Tech profits crumple; stocks take nosedive

NEW YORK – Stocks fell for the fourth consecutive day Tuesday after a profit slump at technology companies and a steep decline in oil prices, which sent energy stocks sharply lower.

The Dow Jones industrial average fell 83.17 points to close at 12,653.12. Aluminum-maker Alcoa was the biggest loser in the Dow, giving up 4 percent after reporting a slump in revenue late Monday.

The broader Standard & Poor’s 500 lost 10.99 points to 1,341.47. The index is in its longest slump since May 18.

Two stocks fell for every one that rose on the New York Stock Exchange. Volume was lighter than average at 3.4 billion shares.

Chip maker Advanced Micro Devices fell sharply after reporting that a slowdown in China and Europe led to an 11 percent drop in second-quarter revenue. The company had previously forecast a gain of 3 percent.

That news sent other technology stocks down hard. The tech-heavy Nasdaq composite dropped 1 percent, the most of the three major indexes. It closed 29.44 points lower at 2,902.33.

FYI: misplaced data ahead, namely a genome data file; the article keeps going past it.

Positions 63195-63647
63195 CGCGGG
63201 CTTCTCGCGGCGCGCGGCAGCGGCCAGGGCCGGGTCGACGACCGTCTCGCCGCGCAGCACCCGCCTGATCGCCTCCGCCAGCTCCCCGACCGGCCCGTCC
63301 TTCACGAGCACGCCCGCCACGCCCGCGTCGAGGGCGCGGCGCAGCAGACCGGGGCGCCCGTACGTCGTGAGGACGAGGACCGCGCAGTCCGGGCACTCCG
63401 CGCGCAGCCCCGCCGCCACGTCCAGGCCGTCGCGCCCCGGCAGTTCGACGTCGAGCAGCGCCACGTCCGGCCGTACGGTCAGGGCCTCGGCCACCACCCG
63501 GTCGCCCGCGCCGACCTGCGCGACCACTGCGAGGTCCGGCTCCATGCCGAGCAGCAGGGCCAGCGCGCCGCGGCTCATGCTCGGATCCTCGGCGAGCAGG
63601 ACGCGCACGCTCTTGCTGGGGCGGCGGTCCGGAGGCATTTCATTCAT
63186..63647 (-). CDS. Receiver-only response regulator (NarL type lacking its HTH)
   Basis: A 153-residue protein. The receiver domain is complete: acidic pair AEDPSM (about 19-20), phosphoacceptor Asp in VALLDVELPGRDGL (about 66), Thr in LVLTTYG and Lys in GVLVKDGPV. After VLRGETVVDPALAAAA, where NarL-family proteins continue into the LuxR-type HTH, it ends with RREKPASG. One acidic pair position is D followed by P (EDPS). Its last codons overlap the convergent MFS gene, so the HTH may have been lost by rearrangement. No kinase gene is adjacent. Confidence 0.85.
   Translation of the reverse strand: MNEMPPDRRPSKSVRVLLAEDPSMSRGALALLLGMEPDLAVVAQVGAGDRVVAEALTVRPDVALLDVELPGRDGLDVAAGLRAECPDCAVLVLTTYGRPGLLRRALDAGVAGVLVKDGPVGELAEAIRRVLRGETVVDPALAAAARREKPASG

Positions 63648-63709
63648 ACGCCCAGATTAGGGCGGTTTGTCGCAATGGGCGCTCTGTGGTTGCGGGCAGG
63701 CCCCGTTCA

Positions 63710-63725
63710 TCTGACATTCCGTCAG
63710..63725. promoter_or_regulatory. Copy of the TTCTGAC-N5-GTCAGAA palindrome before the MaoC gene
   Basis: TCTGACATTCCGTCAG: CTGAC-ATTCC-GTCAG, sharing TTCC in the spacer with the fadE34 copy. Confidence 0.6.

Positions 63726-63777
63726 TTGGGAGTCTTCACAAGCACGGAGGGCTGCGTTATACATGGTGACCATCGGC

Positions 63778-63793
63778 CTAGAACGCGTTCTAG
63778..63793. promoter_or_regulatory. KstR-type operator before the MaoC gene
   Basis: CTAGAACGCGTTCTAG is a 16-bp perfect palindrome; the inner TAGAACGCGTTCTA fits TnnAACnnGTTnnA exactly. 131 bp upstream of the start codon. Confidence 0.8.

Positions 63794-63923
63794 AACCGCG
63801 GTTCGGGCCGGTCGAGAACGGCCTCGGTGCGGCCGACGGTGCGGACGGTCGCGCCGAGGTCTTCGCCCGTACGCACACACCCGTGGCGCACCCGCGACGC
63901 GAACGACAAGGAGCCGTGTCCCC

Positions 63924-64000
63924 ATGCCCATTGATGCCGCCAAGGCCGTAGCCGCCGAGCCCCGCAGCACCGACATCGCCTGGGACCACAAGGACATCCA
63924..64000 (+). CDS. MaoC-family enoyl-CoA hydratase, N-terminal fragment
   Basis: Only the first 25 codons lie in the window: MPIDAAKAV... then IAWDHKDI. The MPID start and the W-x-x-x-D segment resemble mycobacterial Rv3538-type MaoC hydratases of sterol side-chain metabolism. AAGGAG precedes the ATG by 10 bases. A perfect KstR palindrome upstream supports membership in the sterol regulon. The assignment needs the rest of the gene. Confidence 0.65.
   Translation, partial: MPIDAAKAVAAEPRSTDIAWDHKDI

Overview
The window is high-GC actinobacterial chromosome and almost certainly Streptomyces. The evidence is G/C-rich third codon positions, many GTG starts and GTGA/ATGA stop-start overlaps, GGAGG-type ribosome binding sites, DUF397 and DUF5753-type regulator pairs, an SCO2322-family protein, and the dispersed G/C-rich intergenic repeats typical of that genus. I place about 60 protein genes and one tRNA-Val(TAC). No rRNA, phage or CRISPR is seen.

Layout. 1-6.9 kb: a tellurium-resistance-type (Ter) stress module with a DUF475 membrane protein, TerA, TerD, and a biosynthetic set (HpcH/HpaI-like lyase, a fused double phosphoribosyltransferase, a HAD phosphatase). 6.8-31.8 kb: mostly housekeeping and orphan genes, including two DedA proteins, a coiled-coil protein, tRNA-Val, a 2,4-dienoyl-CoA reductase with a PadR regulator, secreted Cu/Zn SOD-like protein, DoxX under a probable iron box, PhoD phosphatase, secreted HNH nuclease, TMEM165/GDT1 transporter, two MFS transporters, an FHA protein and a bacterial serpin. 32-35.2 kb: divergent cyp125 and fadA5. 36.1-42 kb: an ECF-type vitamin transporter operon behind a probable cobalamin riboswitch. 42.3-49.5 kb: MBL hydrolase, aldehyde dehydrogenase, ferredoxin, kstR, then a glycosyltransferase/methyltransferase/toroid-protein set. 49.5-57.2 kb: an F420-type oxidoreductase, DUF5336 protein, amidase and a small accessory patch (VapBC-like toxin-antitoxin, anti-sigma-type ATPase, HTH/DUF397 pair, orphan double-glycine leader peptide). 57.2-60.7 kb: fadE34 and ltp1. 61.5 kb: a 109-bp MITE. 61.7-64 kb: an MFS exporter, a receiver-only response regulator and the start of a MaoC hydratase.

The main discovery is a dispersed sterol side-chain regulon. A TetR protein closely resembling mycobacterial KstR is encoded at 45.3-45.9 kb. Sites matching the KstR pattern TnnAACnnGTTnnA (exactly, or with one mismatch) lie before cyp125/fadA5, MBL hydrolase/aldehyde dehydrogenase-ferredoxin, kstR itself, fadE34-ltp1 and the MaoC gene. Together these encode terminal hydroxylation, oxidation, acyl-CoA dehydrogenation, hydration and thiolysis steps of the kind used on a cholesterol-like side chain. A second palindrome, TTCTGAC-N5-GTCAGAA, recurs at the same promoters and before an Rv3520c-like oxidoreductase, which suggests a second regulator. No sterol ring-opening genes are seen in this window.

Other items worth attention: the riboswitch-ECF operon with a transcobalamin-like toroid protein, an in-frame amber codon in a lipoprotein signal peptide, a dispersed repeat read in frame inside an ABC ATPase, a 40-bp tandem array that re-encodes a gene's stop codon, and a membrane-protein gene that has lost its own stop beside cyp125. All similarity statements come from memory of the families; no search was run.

The bad news outweighed hopeful developments in Europe earlier in the day.

Before U.S. markets opened, European finance ministers announced they had agreed on the terms of a bailout for Spain’s banks. The first installment of $37 billion in aid can be ready by the end of the month.

Investors were concerned that some details seemed to be missing from the plan.

Also weighing on the market: worries about a slew of upcoming corporate earnings reports. Financial analysts expect that earnings at companies in the S&P 500 fell 2 percent in the April-through-June period compared with a year ago, according to S&P Capital IQ. That would be the first drop in nearly three years.

“The past quarter was great, but going forward many companies may have problems,” said Joe Kinahan, chief derivatives strategist at TD Ameritrade, a brokerage. “People are confused about what to think.”